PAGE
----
Emphysema, defined as an abnormal enlargement of air spaces distal to the terminal bronchioles, occurs in the lung parenchyma in COPD.
As a result of emphysema there is a significant loss of alveolar attachments, which contributes to peripheral airway collapse .
There are two major types of emphysema, according to the distribution within the acinus: 1) centrolobular (which involves dilatation and destruction of the respiratory bronchioles); and 2) panlobular emphysema (which involves destruction of the whole of the acinus). The former is the most common type of emphysema in COPD and is more prominent in the upper zones, while the latter predominates in patients with α1-antitrypsin deficiency and is more prominent in the lower zones.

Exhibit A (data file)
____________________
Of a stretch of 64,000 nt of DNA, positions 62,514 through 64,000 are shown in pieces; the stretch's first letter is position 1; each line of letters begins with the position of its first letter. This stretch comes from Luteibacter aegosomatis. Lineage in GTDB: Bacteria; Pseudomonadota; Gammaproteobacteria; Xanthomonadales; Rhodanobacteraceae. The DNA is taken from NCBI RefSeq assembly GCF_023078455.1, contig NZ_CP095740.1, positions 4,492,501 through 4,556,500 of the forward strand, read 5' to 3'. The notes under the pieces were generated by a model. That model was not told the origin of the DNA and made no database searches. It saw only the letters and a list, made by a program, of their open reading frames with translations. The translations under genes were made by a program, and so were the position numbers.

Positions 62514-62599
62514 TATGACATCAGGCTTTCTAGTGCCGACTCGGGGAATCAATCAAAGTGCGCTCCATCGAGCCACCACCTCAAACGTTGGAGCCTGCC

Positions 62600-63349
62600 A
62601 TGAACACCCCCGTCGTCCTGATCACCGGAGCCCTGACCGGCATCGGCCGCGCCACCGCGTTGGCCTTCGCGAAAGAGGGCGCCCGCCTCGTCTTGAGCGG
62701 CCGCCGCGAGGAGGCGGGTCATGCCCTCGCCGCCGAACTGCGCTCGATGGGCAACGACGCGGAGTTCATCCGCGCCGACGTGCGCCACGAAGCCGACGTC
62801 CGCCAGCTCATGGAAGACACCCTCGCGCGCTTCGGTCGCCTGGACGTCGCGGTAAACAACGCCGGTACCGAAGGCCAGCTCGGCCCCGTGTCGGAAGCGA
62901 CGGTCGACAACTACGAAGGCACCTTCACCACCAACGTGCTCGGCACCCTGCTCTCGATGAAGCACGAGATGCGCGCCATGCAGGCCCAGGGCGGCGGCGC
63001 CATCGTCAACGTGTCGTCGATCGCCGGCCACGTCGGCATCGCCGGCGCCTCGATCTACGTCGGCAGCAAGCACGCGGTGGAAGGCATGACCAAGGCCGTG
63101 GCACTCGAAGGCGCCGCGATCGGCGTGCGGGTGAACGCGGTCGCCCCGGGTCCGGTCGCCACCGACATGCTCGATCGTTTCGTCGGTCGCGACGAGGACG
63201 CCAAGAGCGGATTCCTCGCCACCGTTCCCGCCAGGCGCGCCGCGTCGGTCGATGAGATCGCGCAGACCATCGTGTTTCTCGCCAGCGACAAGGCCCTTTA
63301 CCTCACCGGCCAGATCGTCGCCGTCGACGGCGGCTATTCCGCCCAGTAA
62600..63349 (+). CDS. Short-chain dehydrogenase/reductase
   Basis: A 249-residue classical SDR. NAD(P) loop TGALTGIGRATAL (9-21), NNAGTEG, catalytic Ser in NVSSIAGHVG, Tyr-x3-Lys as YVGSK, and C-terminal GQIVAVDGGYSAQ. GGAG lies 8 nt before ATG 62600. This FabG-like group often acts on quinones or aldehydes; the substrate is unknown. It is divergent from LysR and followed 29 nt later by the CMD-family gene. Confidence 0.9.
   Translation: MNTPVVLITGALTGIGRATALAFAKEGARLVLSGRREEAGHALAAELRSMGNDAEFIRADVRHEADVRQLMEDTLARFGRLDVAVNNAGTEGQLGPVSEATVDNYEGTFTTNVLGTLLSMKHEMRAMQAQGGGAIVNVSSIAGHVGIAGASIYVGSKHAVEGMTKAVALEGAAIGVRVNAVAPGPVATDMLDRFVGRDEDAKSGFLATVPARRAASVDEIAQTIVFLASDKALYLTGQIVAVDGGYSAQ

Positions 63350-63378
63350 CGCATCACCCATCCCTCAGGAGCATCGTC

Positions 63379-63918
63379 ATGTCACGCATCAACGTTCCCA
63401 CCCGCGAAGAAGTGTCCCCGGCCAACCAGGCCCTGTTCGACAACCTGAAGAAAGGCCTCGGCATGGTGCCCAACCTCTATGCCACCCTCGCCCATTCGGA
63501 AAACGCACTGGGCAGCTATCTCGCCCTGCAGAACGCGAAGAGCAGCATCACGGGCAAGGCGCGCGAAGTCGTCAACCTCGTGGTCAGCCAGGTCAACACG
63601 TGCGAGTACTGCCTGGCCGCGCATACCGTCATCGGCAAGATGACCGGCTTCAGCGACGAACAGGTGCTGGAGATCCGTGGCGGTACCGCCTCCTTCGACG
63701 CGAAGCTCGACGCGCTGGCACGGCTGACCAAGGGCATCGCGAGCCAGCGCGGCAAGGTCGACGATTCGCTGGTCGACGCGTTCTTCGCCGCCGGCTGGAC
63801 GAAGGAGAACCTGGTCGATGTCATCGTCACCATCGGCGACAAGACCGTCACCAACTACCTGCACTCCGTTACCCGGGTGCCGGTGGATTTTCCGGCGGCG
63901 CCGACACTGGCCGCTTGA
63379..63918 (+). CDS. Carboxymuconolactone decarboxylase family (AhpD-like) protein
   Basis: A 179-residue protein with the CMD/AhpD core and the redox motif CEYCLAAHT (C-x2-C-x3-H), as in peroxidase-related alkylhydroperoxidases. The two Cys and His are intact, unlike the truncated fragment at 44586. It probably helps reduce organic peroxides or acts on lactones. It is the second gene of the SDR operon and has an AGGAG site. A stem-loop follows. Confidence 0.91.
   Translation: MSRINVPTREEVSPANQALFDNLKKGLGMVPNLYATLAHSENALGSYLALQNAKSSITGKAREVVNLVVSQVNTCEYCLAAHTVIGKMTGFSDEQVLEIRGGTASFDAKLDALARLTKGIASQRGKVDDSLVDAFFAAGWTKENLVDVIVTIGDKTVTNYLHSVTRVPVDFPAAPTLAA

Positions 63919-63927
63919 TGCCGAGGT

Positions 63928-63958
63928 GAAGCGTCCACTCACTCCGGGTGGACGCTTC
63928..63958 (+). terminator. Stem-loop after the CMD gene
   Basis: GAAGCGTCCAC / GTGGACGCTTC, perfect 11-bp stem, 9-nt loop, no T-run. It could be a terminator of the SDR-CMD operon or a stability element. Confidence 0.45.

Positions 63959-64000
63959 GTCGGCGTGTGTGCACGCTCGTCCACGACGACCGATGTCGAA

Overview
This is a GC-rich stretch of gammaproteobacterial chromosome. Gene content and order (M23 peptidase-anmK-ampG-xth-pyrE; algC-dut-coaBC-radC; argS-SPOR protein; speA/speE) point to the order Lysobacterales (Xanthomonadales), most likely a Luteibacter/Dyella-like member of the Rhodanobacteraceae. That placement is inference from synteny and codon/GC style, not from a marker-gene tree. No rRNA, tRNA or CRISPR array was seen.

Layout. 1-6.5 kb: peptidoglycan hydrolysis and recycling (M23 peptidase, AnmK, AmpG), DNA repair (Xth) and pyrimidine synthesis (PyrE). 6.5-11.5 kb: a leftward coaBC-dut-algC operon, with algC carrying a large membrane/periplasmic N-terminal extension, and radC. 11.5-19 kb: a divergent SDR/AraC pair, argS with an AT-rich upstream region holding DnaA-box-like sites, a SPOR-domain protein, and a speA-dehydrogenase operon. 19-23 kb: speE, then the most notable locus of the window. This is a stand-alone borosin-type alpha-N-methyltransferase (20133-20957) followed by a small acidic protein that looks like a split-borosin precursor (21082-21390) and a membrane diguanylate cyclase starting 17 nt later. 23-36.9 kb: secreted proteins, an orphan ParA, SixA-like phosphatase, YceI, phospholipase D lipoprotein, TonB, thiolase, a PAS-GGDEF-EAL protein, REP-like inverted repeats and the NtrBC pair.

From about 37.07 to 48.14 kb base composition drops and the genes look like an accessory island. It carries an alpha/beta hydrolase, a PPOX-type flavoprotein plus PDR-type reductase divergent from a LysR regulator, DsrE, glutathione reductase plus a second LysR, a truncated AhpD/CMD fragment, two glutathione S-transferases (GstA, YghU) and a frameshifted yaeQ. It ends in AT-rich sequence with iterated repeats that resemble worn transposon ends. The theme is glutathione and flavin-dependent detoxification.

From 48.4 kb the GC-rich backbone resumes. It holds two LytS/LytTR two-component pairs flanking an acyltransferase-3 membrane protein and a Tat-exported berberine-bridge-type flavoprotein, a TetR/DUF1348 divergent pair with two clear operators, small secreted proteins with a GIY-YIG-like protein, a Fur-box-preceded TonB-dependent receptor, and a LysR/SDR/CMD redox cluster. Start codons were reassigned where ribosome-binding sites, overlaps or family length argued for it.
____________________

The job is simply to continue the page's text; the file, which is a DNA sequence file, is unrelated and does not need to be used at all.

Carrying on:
In the early stages of the disease, these are microscopic lesions. During the course of the disease, they may progress to macroscopic lesions or bullae (defined as an emphysematous space >1 cm in diameter). Bullous disease can also occur in the absence of COPD.
The inflammatory cell profile in the alveolar walls and the airspaces is similar to that described in the airways and persists throughout the course of the disease . There is some evidence suggesting the persistence of inflammation in the proximal and distal airspaces after smoking cessation [14, 15].
Fig. 3. - a) Common airway with alveolar attachments. b) Loss of alveolar walls, enlargement of alveolar spaces and decreased alveolar wall attachment in emphysema. Printed with kind permission from W. MacNee and D. Lamb.